Orthotopic Liver Transplantation (OLT)

Discuss OLT?

The first human liver transplants were carried out by Starzl in 1963 but it was 4 years before there was a long term survivor. Operative techniques and anaesthetic care were optimised and the transplant numbers rose during 1980-90 achieving survival rates of 80-90% at 1 year in low risk patients. Survival rates now in all patients are 86% at 1 year and 76% at 3 years post OLT.

Discuss the indications for liver transplantation?

Liver transplantation is indicated for acute or chronic liver failure from any cause.

  • Chronic Liver Disease (60%) – consider OLT when survival predicted < 2yrs
    • Refractory ascites, hepatic encephalopathy, variceal bleeding
    • Spontaneous bacterial peritonitis
    • Poor quality of life in cholestatic liver disease (severe fatigue, pruritis)
    • Child-Pugh, MELD (<9 = 4% 3 month mortality, >30 = 83% 3 month mortality) and UKELD scoring
  • Malignancy (10%)- HCC-Optimal results are achieved in patients with a single lesion 2 cm or larger and less than 5 cm, or no more than three lesions, the largest of which is less than 3 cm, and no radiographic evidence of extrahepatic disease
  • Acute Liver Failure (5-10%)
    • In the UK the most common cause is Paracetamol OD
  • Cholestasis (10-15%) PBC/PSC

Discuss how the need/timing for liver transplantation is determined?

  • Transplantation should be considered when it offers better survival that the natural history of the patient’s disease. The clinical tools most widely used to determine prognosis in patients with chronic liver diseases include disease-specific indices for PBC/PSC, the Child-Turcotte-Pugh (CTP) classification, the prognostic model for end-stage liver disease (MELD), as well as the impact of specific complications of cirrhosis on patient survival.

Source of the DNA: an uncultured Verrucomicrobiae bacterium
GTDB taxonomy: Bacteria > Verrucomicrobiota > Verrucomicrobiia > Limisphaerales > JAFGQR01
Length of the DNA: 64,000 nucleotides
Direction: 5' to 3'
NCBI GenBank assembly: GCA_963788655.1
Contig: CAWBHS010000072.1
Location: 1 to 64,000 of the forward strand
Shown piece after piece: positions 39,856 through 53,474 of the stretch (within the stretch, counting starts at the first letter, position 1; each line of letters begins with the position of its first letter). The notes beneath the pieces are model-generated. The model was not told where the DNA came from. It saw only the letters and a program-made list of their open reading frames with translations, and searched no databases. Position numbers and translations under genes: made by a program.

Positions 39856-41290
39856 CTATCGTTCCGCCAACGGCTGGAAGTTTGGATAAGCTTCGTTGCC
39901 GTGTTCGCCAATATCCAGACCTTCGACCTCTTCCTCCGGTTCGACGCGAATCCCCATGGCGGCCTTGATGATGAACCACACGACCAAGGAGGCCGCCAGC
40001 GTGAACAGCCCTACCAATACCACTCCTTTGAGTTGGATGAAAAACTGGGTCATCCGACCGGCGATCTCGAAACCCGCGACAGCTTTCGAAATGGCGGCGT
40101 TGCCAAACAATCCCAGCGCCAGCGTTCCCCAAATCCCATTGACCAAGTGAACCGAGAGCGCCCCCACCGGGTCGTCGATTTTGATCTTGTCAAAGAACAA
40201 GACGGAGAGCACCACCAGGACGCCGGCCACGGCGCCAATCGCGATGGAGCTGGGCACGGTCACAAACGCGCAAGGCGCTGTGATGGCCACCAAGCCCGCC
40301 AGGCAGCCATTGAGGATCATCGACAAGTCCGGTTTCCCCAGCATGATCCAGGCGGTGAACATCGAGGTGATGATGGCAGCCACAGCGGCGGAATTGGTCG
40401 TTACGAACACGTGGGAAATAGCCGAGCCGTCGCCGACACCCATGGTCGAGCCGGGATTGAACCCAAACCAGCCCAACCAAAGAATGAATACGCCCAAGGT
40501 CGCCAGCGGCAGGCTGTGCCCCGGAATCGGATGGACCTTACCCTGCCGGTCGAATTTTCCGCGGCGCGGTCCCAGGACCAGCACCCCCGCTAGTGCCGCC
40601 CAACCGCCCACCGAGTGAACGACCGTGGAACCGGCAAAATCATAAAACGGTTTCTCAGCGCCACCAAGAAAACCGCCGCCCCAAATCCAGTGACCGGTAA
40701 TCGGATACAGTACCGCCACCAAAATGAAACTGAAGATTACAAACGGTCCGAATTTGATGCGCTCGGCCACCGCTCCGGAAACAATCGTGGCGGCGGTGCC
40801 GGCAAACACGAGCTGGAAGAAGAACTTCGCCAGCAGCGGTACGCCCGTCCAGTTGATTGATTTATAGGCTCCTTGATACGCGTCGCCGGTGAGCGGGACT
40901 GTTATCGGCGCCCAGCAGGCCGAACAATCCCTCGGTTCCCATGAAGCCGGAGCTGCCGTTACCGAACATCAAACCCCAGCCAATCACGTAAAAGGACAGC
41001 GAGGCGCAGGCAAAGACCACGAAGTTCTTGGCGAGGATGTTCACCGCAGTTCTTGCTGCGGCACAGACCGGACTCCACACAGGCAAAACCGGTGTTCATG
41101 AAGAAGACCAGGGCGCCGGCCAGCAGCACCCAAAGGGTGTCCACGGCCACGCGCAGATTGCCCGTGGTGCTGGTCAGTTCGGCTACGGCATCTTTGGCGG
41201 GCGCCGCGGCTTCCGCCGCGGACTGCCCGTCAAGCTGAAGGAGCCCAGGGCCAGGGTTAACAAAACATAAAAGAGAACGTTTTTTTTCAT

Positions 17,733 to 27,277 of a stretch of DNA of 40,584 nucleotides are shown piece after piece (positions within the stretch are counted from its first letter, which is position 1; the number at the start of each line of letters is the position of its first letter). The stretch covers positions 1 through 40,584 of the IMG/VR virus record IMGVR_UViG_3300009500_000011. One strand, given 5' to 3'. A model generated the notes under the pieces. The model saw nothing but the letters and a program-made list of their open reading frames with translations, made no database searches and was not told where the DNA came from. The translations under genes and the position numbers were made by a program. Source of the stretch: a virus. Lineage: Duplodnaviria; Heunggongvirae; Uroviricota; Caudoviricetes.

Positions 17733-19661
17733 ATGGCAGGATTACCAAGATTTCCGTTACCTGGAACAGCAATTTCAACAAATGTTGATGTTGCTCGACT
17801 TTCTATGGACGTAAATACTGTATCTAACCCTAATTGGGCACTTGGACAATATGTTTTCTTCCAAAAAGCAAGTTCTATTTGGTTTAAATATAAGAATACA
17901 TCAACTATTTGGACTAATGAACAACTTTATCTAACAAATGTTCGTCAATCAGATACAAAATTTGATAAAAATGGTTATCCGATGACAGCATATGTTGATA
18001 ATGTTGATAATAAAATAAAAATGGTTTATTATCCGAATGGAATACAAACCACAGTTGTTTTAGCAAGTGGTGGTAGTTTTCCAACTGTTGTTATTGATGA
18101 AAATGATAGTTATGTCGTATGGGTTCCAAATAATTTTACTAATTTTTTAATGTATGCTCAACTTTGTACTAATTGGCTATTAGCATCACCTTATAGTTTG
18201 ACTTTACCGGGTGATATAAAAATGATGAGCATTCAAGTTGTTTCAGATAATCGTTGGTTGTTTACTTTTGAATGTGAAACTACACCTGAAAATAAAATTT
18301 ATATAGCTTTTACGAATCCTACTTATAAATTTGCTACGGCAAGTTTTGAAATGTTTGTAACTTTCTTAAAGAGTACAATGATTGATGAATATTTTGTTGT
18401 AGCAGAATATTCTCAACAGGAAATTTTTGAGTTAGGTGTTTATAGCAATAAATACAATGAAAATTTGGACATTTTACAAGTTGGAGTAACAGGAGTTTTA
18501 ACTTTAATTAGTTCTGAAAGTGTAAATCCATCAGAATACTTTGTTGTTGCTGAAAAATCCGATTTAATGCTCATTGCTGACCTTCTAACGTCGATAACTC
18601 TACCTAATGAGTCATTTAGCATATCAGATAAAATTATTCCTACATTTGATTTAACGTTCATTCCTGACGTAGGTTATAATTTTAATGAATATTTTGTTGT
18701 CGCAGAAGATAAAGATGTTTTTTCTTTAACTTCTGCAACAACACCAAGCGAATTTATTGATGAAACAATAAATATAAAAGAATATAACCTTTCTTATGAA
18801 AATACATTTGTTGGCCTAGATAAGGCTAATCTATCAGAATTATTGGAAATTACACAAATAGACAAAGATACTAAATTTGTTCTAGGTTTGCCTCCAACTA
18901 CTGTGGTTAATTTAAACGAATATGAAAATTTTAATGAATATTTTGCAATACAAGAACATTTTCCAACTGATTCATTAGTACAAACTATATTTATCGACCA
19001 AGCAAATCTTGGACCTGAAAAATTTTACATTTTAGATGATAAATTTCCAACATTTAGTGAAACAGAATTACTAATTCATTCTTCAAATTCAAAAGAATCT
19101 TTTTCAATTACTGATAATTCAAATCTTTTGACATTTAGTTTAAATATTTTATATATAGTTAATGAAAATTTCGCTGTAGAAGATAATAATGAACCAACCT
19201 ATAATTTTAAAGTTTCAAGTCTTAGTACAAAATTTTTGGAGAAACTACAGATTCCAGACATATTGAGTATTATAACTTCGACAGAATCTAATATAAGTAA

• More than one third of patients with CTP scores of 10 or more (class C) who are waiting for transplantation can be expected to die within 1 year. In contrast, patients with CTP scores of 7 to 9 (class B) have an 80% chance of surviving 5 years without transplantation. Current survival rates 1, 3, and 5 years after liver transplantation in the United States are 88%, 80%, and 75%, respectively. As a result, patients with a MELD score of 15 or more and a CTP score of 7 or more can be expected to achieve improved survival with liver transplantation.
  • Patients with cirrhosis should be referred for transplantation when they develop evidence of hepatic dysfunction (CTP > 7 and MELD > 10) or when they experience their first major complication (ascites, variceal bleeding, HRS, SBP or hepatic encephalopathy). Patients with type I hepatorenal syndrome and severe hepatopulmonary syndrome should have an expedited referral for liver transplantation.
  • The 5-year survival rate of individuals in whom any of these complications develop is only 20% to 50% of patients with compensated cirrhosis. Less than half of those in whom spontaneous bacterial peritonitis develops can be expected to survive 1 year.

Discuss the pre transplant assessment?
The typical evaluation of potential transplant recipients performed at most transplant centers includes:

  • Careful history and physical examination;
  • Cardiopulmonary assessment, including cardiac echocardiography, pulmonary function tests, dobutamine stress testing, and cardiac catheterization in selected patients;
  • Laboratory studies to confirm the aetiology and severity of liver disease;
  • Creatinine clearance;
  • Laboratory studies to determine the status of current or previous hepatitis B virus (HBV), hepatitis C virus (HCV), Epstein-Barr virus, cytomegalovirus, and human immunodeficiency virus (HIV) infections; and
  • Abdominal imaging to determine hepatic artery and portal vein anatomy and the presence of hepatocellular carcinoma (HCC).